So don't assume straight out that the style that you see is the style that the project wants. In fact, that can probably be generalized to contributing to open source in general: don't assume that the code an open source project has is the code that it wants.

You should be aware of some things, though:

  • Some people are religious about style. If it becomes clear that they don't want to budge, then don't bother.

  • This is a huge bikeshed issue. Everybody and their brother has an opinion about these things. Getting such a pull request merged can be difficult because of this.

  • It can also be hard to get such a pull request merged because it will get merge conflicts very quickly; basically whenever any part of the codebase that you modified changes, even if its in trivial ways.

I would stick with the "ask first" approach. If they are open to it, and you are willing to stick with the pull request to completion, then go for it.

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I used to be big on having a good style guide, but given the state of affairs in Ruby, "I've moved on".

Basically I live with what I'm working with and otherwise follow the general conventions I've learned from a number of jobs.

For Ruby, which is my language of choice I've also (in my head) divided style into universally accepted, generally accepted, my preferences and best practices. Things that are universally accepted I might submit a change as part of a change request for an issue or feature branch request.

Examples of each style (in my opinion):

Universally accepted for Ruby:

  • spaces not tabs
  • two space indents
  • method_names_use_underscores
  • Constants start with Caps.

Generally accepted:

  • Don't use parentheses if not necessary
  • Use { } for one line blocks and do end for multi-line blocks.
  • CONSTANTS_ARE_IN_ALL_CAPS
  • Use predicative statements (cond ? true : false) over if then if the expression fits on 1 line.

Personal preferences:

  • Line length of 120 character lines
  • case when statements are indented 2 from the case statement.
  • Use single quotes unless double are needed.

No Agreement:

  • Case Statements
  • Line length

Best Practices:

  • small methods, <= 5 lines if possible.
  • small classes, <= 100 lines if possible.
  • Avoid constants
  • Code has tests

Finally, as others have detailed, you should ask first. At the end of the day the key to style is communication between developers and sensitivty to others. For example if I want to make a style change on an open source project, I will often do a pull request for one or two actual features or bug fixes first. Once the maintainer knows me and sees that I've contributed, then I might suggest style changes. I only suggest them though. For example "While doing another feature on project x, I noticed that you have a 4 space indents in a couple of files and I was wondering if I could change them to 2 ?"

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Although they are small and easy to fix, do you think it is okay to change the coding style of an open source project by fixing the offences and making a Pull Request?

In short, no!

Of course, I'm assuming here that these are just matters of style and aren't actual bugs - pull requests for the latter would always be sensible (IMO.) I'm also assuming that you're a stranger to the project and not in contact with the people who maintain it already.

However, amongst any language there's always some people who have their preferences which differ from the style guide, for better or worse, and trying to enforce those style changes on people that you don't know, and a project that you're not part of if nothing else could comes across as a bit rude. After all - what are you achieving (in reality) if the request was accepted? In all likelihood, if the members of one project wanted to change the style to something different, they would have done it already - and all you'd be doing with that request is forcing a style on them that doesn't necessarily work any better for the existing members.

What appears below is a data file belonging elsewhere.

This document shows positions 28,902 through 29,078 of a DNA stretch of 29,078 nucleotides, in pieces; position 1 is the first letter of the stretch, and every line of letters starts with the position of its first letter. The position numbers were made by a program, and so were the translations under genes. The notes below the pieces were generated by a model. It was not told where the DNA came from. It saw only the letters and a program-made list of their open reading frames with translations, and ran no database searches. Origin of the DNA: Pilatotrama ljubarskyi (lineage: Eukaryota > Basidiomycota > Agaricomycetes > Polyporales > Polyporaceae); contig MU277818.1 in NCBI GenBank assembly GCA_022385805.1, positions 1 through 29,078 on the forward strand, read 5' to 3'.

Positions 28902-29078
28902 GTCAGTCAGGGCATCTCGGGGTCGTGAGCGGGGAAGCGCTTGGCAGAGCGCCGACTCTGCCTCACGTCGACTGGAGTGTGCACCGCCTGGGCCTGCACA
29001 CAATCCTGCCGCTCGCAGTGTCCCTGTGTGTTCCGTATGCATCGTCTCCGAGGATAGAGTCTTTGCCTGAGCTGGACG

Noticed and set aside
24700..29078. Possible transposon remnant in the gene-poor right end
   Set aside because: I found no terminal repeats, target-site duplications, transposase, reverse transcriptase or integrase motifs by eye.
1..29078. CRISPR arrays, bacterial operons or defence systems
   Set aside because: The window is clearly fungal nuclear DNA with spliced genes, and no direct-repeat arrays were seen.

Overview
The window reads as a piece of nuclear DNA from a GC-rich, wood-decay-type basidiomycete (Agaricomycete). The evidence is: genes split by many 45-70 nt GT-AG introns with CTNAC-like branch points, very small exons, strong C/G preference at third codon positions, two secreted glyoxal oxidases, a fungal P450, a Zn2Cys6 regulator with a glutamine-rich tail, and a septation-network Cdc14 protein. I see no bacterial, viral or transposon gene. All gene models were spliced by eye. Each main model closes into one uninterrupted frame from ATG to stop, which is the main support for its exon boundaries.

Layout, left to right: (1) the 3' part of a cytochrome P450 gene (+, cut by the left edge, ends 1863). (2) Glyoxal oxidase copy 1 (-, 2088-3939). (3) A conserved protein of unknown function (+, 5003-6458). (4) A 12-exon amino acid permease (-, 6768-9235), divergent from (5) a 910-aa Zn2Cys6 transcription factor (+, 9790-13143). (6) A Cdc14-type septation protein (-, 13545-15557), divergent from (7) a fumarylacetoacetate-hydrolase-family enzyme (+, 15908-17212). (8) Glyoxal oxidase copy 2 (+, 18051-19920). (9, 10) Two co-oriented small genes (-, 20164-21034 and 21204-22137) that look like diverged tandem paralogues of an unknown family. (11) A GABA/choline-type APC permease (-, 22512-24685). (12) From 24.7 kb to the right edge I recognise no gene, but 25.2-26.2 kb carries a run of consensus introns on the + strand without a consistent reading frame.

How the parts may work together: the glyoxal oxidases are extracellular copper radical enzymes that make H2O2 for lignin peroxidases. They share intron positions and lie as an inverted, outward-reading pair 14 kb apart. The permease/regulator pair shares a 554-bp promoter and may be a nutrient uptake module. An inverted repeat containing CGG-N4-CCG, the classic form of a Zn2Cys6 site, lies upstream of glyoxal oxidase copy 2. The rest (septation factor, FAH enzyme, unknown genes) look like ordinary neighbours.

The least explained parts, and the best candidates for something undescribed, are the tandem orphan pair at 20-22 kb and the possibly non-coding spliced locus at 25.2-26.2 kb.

This changes slightly if you're willing to contribute to the project in other ways other than doing style "fixes". I'd say if you want to open a dialogue with the maintainers about how you'd like to work on the project but find a non-standard style difficult, then that's fine. But I really wouldn't just go around blindly creating pull requests for a bunch of projects that only contain style changes!

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ANY change is liable to introduce bugs, even changing typographical formating of the code.
Therefore no changes should be performed on the code unless there's a valid business case, and "but the code doesn't look nice" or "the code doesn't follow the coding standards" is not a valid business case. The risk is simply too great.
Now, if you're making major changes to a source file anyway, pulling the entire file in line with the standards might be acceptable, but most likely you will be making small changes in which case it's almost universally preferable to keep your own changes in line with the existing code even though that existing code does not follow the coding standards.
Heck, the code could well be the result of a code generator and at times be regenerated. Code generators are notorious for producing ugly code...

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I have a couple of moderately successful .NET projects, and I have had a couple of PRs from people who appear to have gone through the code with ReSharper and StyleCop and "fixed" a bunch of stuff. I don't accept those PRs, for a couple of reasons:

  • While many of the changes are for the better, some of them negatively impact the code in some way, usually performance, and cherry-picking the good parts is too much hard work.
  • Even if all the changes were either benign or even beneficial, every change in every file in every commit needs to be reviewed, and again, it just takes too long.

That said, if anyone wanted to add some better error checking or doc comments, I'd accept that PR in a heartbeat.

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You need to find out if the maintainers consider these coding style violations a defect, or if the project has a different standard for coding style.

If it has a different standard, you could offer to help document or formalize it. Then it might turn out there are some violations of that style, and you could fix those.

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this does not seem to offer anything valuable over another answer that was posted several hours prior to this one –  gnat Feb 3 at 11:09